How Obama Snared the Lion of the Senate
In the fall of 2006, Ted Kennedy was looking for a candidate, a special kind of candidate who might inspire the country. The Massachusetts senator, leader of the liberals and one of the Democratic Party's most famous figures, saw potential in several politicians who were then looking to run for president: Chris Dodd and Joe Biden were his friends; Hillary Rodham Clinton had been a solid legislator in her first term; and then there was the young and relatively untested Barack Obama.
When Obama came to the Senate, Kennedy recruited him to the Committee on Health, Education, Labor and Pensions. He admired the senator's commitment to finding a compromise on immigration. He saw genuine leadership qualities in Obama, so when Obama talked to him privately about running for president, Kennedy was encouraging.
Kennedy believed the longer Obama stayed in the Senate, the less chance he would ever have to become president. According to a source familiar with their conversation, he told Obama, "The votes you're going to have to cast, whether it's guns or whether it's abortion or whether it's any one of the hot-button items, finishes you as a national political leader in this country. You just can't do it. It's not possible."
Kennedy admired Clinton but felt she was wrong for the times. A successful candidacy in 2008 had to be an outside-Washington effort. You couldn't be a Washington insider and run effectively; Clinton appeared to be positioning herself in just the wrong way. Kennedy believed that the time was right for Obama and that Clinton was, as an associate put it, "the past."
Kennedy was in no rush to make an early endorsement. He continued watching the race and the public's reaction to the candidates. In the summer of 2007, he was with niece Caroline Kennedy and her children on a boat in Tarpaulin Cove off Cape Cod. Earlier, Caroline had taken her children to hear both Obama and Clinton at fundraisers. As the children talked about the candidates, Kennedy was moved by their enthusiasm for Obama. He had not seen that kind of excitement in young people in a generation and was struck by how Obama's appeal to them was less about his policies and more about how he represented a dramatic break from the divisive politics of the present. Still, for much of 2007, as the race developed he held back an endorsement.
In September, he ran into Clinton on the Senate floor and thought she looked very tired. She told him that if she got the Democratic nomination she wanted to start working with him right away on health-care reform. When Obama came to see him about the same time, Kennedy remarked on the enthusiasm his candidacy was generating among young people. My problem, Obama told him, is gravitas. Hillary's got it. Kennedy suggested Obama talk with Ted Sorensen, who had been President John F. Kennedy's speechwriter. I talk to Ted all the time, Obama said. Obama asked what Kennedy's plans were for an endorsement. Kennedy said he had no plans to endorse. But he was still impressed by Obama's energy and charisma; if Obama became president, Kennedy thought, he could change the country. At the same time, he wondered whether Obama could build a campaign that could win the party's nomination and the presidency.
Also in September, John Edwards and his wife, Elizabeth, who were in town for a fundraiser, came to see Kennedy at his home in Northwest Washington. Edwards made a direct appeal. He knew Kennedy had friends in the race, he said, but urged him to do right by the country and the party. "I know you'll do that and when you do what's right for the party you will be with me," Edwards said, according to a Kennedy source. "It can make all the difference. We can win this. I'll win Iowa."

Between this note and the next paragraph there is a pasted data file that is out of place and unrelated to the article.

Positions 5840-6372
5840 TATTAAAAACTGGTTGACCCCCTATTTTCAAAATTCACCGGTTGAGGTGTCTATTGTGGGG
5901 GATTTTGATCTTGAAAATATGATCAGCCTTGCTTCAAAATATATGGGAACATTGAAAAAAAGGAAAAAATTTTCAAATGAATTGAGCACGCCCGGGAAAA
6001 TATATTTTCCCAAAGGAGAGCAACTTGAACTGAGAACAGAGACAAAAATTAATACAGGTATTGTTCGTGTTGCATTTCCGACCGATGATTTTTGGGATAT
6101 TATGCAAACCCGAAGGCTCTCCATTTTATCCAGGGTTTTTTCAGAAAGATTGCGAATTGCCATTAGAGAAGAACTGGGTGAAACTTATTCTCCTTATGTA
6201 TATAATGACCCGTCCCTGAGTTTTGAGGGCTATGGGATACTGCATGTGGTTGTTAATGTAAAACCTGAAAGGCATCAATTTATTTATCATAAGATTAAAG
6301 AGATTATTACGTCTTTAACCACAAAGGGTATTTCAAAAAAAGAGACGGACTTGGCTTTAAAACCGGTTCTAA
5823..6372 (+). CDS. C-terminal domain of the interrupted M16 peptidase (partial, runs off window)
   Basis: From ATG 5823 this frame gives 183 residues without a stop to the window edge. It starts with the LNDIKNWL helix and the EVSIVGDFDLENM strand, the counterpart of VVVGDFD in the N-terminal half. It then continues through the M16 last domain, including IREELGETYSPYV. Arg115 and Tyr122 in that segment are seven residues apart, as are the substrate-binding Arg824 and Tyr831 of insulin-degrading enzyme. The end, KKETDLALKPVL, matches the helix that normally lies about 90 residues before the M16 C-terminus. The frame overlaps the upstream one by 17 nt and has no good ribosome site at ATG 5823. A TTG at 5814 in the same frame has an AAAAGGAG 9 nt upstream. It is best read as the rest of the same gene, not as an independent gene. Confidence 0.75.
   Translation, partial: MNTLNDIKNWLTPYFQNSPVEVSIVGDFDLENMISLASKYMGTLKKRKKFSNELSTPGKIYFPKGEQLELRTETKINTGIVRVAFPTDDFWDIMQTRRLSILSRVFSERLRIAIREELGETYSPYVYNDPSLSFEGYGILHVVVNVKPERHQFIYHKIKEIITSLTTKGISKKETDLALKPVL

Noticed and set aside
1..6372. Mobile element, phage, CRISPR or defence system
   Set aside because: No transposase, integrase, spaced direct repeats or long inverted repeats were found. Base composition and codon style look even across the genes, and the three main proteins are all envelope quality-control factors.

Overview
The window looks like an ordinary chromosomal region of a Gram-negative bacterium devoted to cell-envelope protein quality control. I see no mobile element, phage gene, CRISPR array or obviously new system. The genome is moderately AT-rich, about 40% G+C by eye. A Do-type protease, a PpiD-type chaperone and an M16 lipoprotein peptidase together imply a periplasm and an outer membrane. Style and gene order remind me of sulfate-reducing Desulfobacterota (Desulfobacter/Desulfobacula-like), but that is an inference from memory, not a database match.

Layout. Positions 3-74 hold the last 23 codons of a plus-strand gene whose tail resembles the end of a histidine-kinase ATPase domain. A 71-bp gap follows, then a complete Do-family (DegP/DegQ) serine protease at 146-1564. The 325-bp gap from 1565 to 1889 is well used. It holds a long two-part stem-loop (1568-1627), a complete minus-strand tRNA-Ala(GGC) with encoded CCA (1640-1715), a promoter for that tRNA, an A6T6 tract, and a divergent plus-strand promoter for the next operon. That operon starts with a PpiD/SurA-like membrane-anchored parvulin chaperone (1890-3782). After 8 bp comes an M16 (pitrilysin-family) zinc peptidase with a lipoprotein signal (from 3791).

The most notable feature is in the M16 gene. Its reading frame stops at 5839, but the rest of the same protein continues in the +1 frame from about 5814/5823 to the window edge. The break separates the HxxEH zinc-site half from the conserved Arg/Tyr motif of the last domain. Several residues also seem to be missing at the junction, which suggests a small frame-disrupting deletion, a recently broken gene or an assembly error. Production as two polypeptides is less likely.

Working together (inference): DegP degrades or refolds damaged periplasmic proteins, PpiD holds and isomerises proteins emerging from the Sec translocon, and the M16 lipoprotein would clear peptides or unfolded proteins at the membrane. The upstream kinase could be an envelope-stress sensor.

In the late fall, the phone calls to Kennedy intensified. Hillary Clinton was frank about wanting his endorsement, though she understood how difficult it would be for him because of his close friendship with Dodd. Bill Clinton, with whom Kennedy had a stronger relationship than with Hillary, called regularly. At one point, Obama, obviously worried that Kennedy might endorse Dodd, said warily, "You could do me some damage in Iowa." Kennedy laughed it off. "Oh, I haven't been in Iowa for a long time," he said. To which Obama responded, "You still have some friends out there."
In late December, a 2003 tape recording of Obama made while he was still in the Illinois Senate became public. It was a comment on Kennedy's efforts to pass a prescription drug bill. Obama had described Kennedy as "getting old and getting tired" and said the backers of a strong drug measure should get after him. Obama called Kennedy to make amends.
"Well," Kennedy said when he picked up the phone, "you start the conversation."
Obama began to grovel, but Kennedy stopped him. He would let Obama off the hook, he said gently, because he had once mangled Obama's name, in a speech at the National Press Club the month Obama was sworn in as a senator, calling him "Osama bin Laden" before stammering out his correct name.
The Kennedys and the Clintons were the royalty of the Democratic Party, their reigns stretching over half a century of national and party politics. Ted Kennedy never reached the White House, crushed by Jimmy Carter when he sought the Democratic nomination in 1980, but he was now an iconic figure, a supreme lawmaker and a giant in the Senate, the keeper of the Kennedy family flame, the leader of the party's liberal wing, the patriarch of a family that had seen glory, tragedy and heartache. Now, at age 76, Edward Moore Kennedy moved slowly, stooped as he walked, had the girth of an older man that contrasted with the slim young figure who had entered the Senate more than four decades earlier. But his eyes were clear, his voice resonant, his broad Boston accent instantly identifiable, his political passions still burning.